But as far as finding a mentor is concerned, I guess, I’m really nervous about that. I read blogs, study books, and do the Write_Workshop classes, but I dread directing asking a published author for help. I know they are busy and probably get a lot of people who hassle them. I don’t want to hassle. I’m afraid I would break some sort of etiquette or annoy them. Some advice on this would be great if you’re willing.

    Thanks for all the mentoring you do through the blog!

    1. For the most part, that is how you will make mentors…from a distance. I don’t hang out with Bob and I rarely talk to him. Hey, he is a busy guy. But I pay attention to his tweets, his blogs, what he recommends on Goodreads. I take all his classes. Making a mentor can really just be about watching that person and learning by what they do.

      I am happy to be a mentor, and if you guys ever have questions you want adressed in this blog, ask away! If I can answer it, I can find someone who can :D.

  8. Hi Kirsten

    I am really learning so much just by reading your blog. You will become my mentor naturally! I particularly like the fact that you don`t make it seem so “easy” and that you are upfront about the necessity to make sacrifices.

    Great to have found you!


  9. I just tweeted this post, which really struck a chord with me. At the SCBWI conference in NY, Sara Zarr talked about the most difficult time in a writer’s journey – being not a beginner, but yet without an agent or having been published. It is VERY hard work to get out of that spot. I know. I’m in it now. I am fortunate enough to be working with a mentor right now, which most definitely pushes me harder, faster, and keeps me honest about how much work is being done. Great post!

  10. As a beginner blogger my strategy has been “Wind up the toy and let it go”. Thankfully I’ve avoided self destruct obstacles with good advice from you and a couple friends who are not afraid to thump me. Aside from avoiding “toxic” people I’m learning not to listen much to “sweet” people as well. “That blog was so000.. nice” “what’s nice about it?” “I don’t know…”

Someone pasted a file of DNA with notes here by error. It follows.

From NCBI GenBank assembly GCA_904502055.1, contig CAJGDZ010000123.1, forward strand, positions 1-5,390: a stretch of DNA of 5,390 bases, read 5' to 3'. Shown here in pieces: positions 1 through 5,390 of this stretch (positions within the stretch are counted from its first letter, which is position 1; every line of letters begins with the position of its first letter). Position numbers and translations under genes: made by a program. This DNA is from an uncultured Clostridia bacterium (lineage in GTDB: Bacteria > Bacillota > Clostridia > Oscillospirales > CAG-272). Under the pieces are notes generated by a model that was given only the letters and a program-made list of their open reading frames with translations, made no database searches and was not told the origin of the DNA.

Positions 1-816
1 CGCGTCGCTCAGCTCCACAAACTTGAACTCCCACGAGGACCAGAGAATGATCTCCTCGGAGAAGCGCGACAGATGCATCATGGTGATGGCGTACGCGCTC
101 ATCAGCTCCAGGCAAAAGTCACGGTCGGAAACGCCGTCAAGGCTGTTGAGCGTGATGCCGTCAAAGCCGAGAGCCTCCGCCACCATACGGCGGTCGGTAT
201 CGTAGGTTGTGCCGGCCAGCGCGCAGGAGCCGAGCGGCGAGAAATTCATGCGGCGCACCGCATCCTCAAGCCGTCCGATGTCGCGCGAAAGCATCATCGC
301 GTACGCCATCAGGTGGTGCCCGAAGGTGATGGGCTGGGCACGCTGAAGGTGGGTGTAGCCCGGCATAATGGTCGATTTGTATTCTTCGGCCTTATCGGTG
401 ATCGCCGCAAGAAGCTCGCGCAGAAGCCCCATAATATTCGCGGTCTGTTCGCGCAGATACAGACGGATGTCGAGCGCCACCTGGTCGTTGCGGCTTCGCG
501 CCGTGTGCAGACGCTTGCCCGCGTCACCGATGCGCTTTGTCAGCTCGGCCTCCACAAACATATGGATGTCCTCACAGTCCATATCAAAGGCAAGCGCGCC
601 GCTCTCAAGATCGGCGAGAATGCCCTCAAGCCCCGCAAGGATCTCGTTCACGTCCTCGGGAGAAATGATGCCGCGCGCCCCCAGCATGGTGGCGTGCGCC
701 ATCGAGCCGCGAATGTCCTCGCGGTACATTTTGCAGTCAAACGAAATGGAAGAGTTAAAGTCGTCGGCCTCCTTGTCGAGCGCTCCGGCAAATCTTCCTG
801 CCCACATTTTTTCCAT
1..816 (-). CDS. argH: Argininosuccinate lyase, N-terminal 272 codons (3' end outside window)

So thanks Kristen

  11. it was wonderful to read about your journey from where you were earlier to where you are “now” – inspiring. specially got attracted by, “Remember…we can only shoot for the stars if we are willing to let go of the ground.” i so wanna leave ground, fly high and touch the stars and feel their warmth on my finger tips on a cold winter’s night. i don’t know much about writing, but if i understood you correctly, it’s a good place to start (?) – #cheers

  12. I, thankfully, have been very very lucky in both my friends and family. My family, while they don’t really GET IT per se, are nevertheless usually supportive of the “idea” of being a writer, and while they can’t offer me any assistance or useful critique, they always make an effort to wish my luck and ask me how its going, and so on. Even more thankfully, I have two friends who are fellow writers, who understand the frustration, the time-crunch, the exhilaration and exhaustion, one of which can give a brutally honest critique if/when I ask her to (which I thankfully, have learned to take without breaking down), and one friend who is always absolutely unabashedly enthusiastic about absolutely everything I write.

    Unfortunately, all of these friends live quite far away, and I have yet to find a good writer’s group in my area that I can meet with in person on a regular basis. I have had to learn mainly from ridiculous amounts of reading lots of examples of fiction I admire and lots of writing how-to books. I can only hope that all this, in combination with my own self-critical, hyperactive-attention-to-detail personality will be enough to get me somewhere.

  13. How I found my mentor: she looked me up on Facebook and dragged me to her fancy, new-fangled boot camp.

  14. You know, I just realized you resemble Meryl Streep quite much in that top picture! I guess it’s the glasses, lol. Although you look a lot less stern, haha!

  15. Loved everything about this post, especially, “Had I remained tethered to my fear, I would have remained tethered to people who cared more about maintaining the status quo than they cared about me.”

    So true.

    When I decided to stop practicing law, many people thought they had a right to second guess that decision. They thought they should have a vote in my life.

    When I reminded them that it was “my life,” and that I had no obligation to maintain the status quo just because they wanted me to, they resented my “freedom.”